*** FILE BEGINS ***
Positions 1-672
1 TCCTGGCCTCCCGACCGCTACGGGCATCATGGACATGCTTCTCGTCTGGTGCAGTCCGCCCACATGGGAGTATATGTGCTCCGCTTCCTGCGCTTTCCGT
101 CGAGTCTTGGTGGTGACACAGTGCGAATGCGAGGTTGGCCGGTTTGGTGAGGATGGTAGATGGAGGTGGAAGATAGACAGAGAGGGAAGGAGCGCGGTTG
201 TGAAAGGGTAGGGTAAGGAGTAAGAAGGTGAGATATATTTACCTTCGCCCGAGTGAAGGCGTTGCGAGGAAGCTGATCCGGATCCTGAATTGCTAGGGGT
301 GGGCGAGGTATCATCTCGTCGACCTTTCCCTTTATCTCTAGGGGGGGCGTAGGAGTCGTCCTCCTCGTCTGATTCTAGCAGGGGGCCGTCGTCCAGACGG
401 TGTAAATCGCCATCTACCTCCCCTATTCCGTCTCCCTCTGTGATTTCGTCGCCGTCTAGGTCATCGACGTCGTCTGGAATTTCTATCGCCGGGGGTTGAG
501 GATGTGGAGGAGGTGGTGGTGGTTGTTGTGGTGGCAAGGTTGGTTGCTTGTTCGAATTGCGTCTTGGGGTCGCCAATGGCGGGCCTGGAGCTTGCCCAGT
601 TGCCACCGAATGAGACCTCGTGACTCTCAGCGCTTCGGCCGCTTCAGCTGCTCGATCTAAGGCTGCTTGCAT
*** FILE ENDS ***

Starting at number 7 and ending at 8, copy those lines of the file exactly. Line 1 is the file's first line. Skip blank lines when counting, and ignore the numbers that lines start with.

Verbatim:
501 GATGTGGAGGAGGTGGTGGTGGTTGTTGTGGTGGCAAGGTTGGTTGCTTGTTCGAATTGCGTCTTGGGGTCGCCAATGGCGGGCCTGGAGCTTGCCCAGT
601 TGCCACCGAATGAGACCTCGTGACTCTCAGCGCTTCGGCCGCTTCAGCTGCTCGATCTAAGGCTGCTTGCAT